Intel reportedly is working on chips specifically designed for tablets, according to a report in DigiTimes.
reportedly is developing a new family of processors designed specifically for
tablets, a move that would be a departure from previous plans to have the
upcoming Atom "Medfield" platform support both smartphones and tablets.
According to a
Nov. 11 report from
news Website DigiTimes
, the new
tablet-focused lineup of chips will come out in 2012, and Intel executives
expect it will enable the giant chip maker to compete more directly with ARM
Holdings-whose chip designs dominate the mobile-device space, including
smartphones and tablets-particularly in terms of thermal design power (TDP) and
"industry sources," DigiTimes
reported that over the next two years, Intel will work to drive down the TDP
levels of chips for both smartphones and tablets to less than 10 watts while
speeding up the cadence of upgrades to new chips from every two years to every
According to Digitimes'
sources, Intel also is
planning to launch three new chipsets-the 32-nanometer "Saltwell," 22nm
"Silvermont" and 14nm "Airmont"-over the next three years.
looking to make an aggressive move into the booming mobile-device space, and
next year promises to be a key one for the chip maker. Intel is taking several
avenues, not only with its Atom platform for smartphones and tablets, but also
with its Core processors in both tablets and ultrabooks, very thin and light
notebooks that executives say will offer traditional laptop capabilities and features
found in tablets. Intel also has a partnership
in which the search engine giant will optimize its Android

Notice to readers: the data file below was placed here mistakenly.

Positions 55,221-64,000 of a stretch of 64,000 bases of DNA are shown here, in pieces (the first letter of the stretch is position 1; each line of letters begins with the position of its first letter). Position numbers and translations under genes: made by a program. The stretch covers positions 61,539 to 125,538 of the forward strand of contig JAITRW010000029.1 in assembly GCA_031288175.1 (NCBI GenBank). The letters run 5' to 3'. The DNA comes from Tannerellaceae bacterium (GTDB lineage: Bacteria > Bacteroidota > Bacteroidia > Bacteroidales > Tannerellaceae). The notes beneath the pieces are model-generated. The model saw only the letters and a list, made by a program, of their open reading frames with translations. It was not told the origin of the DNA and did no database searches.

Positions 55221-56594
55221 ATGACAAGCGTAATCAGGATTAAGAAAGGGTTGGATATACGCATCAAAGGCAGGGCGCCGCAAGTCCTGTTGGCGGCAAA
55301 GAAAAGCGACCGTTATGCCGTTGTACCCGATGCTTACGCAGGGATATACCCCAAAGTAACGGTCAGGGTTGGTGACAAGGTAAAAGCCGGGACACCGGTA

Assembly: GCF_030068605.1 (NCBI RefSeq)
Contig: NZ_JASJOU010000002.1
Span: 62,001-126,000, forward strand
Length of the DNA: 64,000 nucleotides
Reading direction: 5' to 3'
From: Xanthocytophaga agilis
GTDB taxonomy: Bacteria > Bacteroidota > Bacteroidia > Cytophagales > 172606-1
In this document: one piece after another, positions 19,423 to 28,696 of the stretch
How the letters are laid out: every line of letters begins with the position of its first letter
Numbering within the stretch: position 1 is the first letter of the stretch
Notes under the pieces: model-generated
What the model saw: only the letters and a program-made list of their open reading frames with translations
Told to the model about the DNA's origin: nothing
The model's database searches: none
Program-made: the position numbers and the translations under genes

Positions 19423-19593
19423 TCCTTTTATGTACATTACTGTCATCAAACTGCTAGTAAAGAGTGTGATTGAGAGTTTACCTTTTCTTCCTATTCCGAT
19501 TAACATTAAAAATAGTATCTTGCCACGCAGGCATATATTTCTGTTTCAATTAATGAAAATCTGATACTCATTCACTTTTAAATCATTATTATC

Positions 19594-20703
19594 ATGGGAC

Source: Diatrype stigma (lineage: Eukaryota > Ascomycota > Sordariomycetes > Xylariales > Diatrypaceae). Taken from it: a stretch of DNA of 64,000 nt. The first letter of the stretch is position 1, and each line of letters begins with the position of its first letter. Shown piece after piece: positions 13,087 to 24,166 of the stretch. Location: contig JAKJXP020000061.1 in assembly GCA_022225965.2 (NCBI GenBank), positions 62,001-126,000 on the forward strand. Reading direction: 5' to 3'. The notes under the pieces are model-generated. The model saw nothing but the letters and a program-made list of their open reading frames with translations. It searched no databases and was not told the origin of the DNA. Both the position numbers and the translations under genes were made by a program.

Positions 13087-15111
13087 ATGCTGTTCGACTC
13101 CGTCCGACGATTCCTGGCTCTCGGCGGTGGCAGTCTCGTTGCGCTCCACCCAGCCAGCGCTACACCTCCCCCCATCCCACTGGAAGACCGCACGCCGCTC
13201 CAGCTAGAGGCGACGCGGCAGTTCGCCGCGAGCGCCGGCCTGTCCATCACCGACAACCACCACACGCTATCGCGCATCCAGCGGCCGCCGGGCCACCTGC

mobile operating system around Intel's Atom platform.
tablet-focused chips would add to Intel's arsenal as it tries to compete in the
strategy holds promise for Intel, which is the world's top chip maker but has
little if any presence in the mobile-device market. Executives introduced the
idea in May at the Computex 2011 show, outlining a device that is no thicker
than 0.8 inches and has tablet-like features, ranging from long battery life
and instant-on capabilities to the use of solid-state drives. Eventually, other
features, including touch capabilities, will be added.
become the key issue, however. To compete with Apple's popular MacBook Pro, the
ultrabooks need to come in at less than $1,000, and probably significantly less
for them to compete with the myriad tablets on the market, particularly Apple's
iPad. However, the first ultrabooks out this quarter-from the likes of Acer,
Asus and Toshiba-include some priced as low as $899, but most are well over
looking to help drive down the costs of components through a $300 million fund
designed for companies making hardware and software for ultrabooks, as well as
through reference designs for OEMs. The first ultrabooks are based on Intel's 2nd
Generation Core Sandy Bridge chips, though Intel executives say they expect
significantly more OEM designs when Intel's "Ivy Bridge" processors are
released next year.
unlikely to hit its initial goal of having 40 percent of all notebooks sold by
the end of 2012 being ultrabooks, but market research firm IHS iSuppli said in
a report Nov. 7 that they could account
for 43 percent
with media tablets, notebook PCs must become sexier and more appealing to
consumers," Matthew Wilkins, principal analyst for compute platforms at IHS
iSuppli, said in a statement. "With media tablets having already reversed the
expansion of the previously fast-growing netbook platform, PC makers now are
keenly aware that the notebook must evolve to maintain market growth and
relevance. Enter the ultrabook, which borrows some of the form-factor and
user-interface advantages of the media tablet to enhance the allure of the